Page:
•Pilots have pleaded with President Uhuru Kenyatta to save their jobs.
•Chairman Michael Joseph however says no pilot has been sent home so far.
Kenya Airways will complete its staff shake-up by end of September, it has said, as it moves to reorganise its operational structures which management says will help it remain afloat.
This is in the wake of the Covid-19 effects and disruption on global travel that has sank airlines into losses, amid job cuts in the industry.
The airline which has about 4,300 employees is said to target at least 1,500 workers in the exercise, aimed at cutting costs.
On Tuesday, the airline served 400 workers with redundancy letters in the second phase of the layoffs,majority being cabin crew and technical team.
It had earlier this month served 22 pilots with redundancy letters.
“We will finish by the end of September as long as we don't have another pandemic,” chairman Michael Joseph told the Star in an interview, without giving the exact number that will be affected.
“I don't know what the eventual number will be but it is a tough thing to do. Nobody wants to be laid off and nobody wants to do lay-offs. It is really tough to let people go,” he added.
The termination of contracts, according to chief human resources officer Evelyne Munyoki , is a result of the effects of Covid-19, which have adversely affected the airline forcing it to significantly suspend and reduce its operations.
“In the circumstances, I regret to advise you of management decision to terminate your appointment by giving you one month notice with effect from July 31, 2020,” Munyoki says in the letters seen by the Star.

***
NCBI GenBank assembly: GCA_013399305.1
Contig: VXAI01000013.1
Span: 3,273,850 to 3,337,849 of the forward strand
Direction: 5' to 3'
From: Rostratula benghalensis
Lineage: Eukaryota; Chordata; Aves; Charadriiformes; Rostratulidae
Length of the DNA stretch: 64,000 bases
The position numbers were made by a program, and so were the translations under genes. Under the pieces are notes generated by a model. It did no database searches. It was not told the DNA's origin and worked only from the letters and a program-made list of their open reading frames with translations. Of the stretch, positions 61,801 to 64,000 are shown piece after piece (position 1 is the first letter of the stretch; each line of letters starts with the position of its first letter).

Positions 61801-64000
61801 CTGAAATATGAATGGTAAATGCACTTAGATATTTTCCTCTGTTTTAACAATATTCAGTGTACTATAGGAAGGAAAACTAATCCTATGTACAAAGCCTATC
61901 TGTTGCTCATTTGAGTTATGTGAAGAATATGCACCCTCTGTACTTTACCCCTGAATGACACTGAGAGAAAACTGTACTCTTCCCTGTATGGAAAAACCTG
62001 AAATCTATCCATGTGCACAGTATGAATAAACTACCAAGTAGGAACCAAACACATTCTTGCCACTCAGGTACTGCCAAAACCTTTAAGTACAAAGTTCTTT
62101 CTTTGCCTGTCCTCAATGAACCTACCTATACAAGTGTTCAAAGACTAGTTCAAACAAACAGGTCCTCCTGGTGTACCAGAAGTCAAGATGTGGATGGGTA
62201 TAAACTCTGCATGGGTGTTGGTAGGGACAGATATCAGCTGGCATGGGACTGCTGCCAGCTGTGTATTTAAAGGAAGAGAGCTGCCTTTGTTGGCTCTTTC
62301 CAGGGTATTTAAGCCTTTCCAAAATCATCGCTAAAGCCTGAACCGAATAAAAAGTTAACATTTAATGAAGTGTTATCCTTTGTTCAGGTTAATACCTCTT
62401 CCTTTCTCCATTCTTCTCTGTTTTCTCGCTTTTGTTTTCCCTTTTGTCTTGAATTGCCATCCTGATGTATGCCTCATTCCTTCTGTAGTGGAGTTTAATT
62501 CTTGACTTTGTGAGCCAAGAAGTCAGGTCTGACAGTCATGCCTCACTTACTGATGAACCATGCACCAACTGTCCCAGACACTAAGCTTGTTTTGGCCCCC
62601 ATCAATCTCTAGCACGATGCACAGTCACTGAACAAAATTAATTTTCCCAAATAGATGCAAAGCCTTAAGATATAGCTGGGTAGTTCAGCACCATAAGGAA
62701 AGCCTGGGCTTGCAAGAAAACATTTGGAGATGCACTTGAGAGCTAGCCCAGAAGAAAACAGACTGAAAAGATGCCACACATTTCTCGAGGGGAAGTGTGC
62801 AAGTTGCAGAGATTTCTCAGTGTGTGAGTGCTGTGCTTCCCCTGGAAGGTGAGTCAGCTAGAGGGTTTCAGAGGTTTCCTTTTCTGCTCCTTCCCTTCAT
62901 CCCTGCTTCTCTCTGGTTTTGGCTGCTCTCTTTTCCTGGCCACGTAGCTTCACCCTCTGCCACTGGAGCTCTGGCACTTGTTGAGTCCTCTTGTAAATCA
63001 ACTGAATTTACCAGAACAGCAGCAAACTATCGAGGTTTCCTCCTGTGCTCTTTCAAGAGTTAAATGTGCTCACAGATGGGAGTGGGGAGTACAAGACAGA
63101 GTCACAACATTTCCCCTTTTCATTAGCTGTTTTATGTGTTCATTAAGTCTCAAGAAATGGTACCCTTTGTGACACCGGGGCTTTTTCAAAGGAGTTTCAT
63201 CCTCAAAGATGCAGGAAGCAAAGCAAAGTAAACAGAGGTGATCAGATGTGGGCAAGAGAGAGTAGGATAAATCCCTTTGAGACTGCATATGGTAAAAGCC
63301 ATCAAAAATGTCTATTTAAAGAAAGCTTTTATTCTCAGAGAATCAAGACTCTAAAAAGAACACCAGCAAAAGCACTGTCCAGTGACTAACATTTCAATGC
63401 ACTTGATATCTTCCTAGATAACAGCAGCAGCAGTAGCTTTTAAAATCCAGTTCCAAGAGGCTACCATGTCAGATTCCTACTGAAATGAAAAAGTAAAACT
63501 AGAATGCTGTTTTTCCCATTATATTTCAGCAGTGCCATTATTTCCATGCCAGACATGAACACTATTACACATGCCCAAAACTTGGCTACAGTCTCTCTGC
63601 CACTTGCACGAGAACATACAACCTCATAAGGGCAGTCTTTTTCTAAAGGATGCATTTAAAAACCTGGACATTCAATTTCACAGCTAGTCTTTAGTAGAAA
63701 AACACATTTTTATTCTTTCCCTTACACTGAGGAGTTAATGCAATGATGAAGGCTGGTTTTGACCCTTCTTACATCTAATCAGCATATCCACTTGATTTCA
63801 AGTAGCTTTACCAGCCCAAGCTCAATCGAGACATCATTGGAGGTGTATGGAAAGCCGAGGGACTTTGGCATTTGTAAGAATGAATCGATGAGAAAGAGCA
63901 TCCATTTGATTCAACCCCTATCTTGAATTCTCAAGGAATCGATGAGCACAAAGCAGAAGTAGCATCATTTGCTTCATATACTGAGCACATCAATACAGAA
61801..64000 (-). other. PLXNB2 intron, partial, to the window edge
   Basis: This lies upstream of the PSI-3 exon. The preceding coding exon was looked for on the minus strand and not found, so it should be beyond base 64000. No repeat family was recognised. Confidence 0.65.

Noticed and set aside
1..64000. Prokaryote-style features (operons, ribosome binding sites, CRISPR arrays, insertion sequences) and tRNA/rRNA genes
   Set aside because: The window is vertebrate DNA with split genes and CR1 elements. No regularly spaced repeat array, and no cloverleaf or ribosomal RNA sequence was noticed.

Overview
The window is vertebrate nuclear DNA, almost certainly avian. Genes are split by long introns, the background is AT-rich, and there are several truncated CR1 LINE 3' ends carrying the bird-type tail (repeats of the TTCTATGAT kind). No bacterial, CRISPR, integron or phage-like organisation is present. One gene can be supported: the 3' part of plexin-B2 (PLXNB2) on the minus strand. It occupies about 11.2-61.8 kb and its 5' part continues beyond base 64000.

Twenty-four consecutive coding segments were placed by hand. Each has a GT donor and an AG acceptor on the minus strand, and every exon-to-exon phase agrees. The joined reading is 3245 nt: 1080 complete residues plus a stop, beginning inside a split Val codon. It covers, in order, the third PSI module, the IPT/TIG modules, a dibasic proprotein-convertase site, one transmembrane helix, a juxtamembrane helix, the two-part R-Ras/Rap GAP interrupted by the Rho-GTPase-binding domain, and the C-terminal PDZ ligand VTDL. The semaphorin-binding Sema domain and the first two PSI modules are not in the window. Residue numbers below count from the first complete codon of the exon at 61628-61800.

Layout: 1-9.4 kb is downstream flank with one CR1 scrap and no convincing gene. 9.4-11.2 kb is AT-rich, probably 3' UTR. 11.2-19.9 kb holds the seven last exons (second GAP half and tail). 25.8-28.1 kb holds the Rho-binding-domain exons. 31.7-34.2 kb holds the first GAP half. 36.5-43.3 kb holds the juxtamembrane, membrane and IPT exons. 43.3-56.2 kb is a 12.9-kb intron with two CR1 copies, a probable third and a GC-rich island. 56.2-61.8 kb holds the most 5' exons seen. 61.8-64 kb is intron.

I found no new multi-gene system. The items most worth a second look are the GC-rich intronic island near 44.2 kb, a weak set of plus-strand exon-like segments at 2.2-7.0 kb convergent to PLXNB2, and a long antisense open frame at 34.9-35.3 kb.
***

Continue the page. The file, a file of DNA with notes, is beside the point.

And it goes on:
KQ, as it is know by its international code, resumed domestic flights on July 15. International flights resume tomorrow.
Its pilots, through their lobby-Kenya Airline Pilots Association (KALPA) has bitterly protested the lay-offs, pleading with President Uhuru Kenyatta to save their jobs as the carrier goes into nationalization.
According to KALPA, reducing the airline’s size could see it lose its market share to competitors both from the region and international.
“The decision to downsize Kenya Airways operations will severely impact the larger economy, risking Kenya's strategic relevance as a regional hub for both passenger traffic and cargo,” Kalpa General Secretary Murithi Nyagah says in an open letter to the President.
He says KALPA acknowledges the government’s move to nationalise the airline as a demonstration of commitment to safeguarding its value, not only as a foreign exchange earner, but also its absolute significance to the horticulture, floriculture and tourism sectors.
Joseph(KQ chairman) however said no pilots has been sent home so far and that the airline has only put on hold renewal of short-term contracts.
“No pilot has been sent home except maybe staff who were on probation,” he said.
He said the airline is ready to resume international flights with its pilots.
“We have been doing a lot of evacuation and freight flights, so most of the Boeing 787 Dreamliner and Boeing 737 pilots are flying freight or evacuation flights so we are good to go,” Joseph said.
It will however be forced reduce the number of aircrafts in operation, from 38 to 24 , due to low traffic.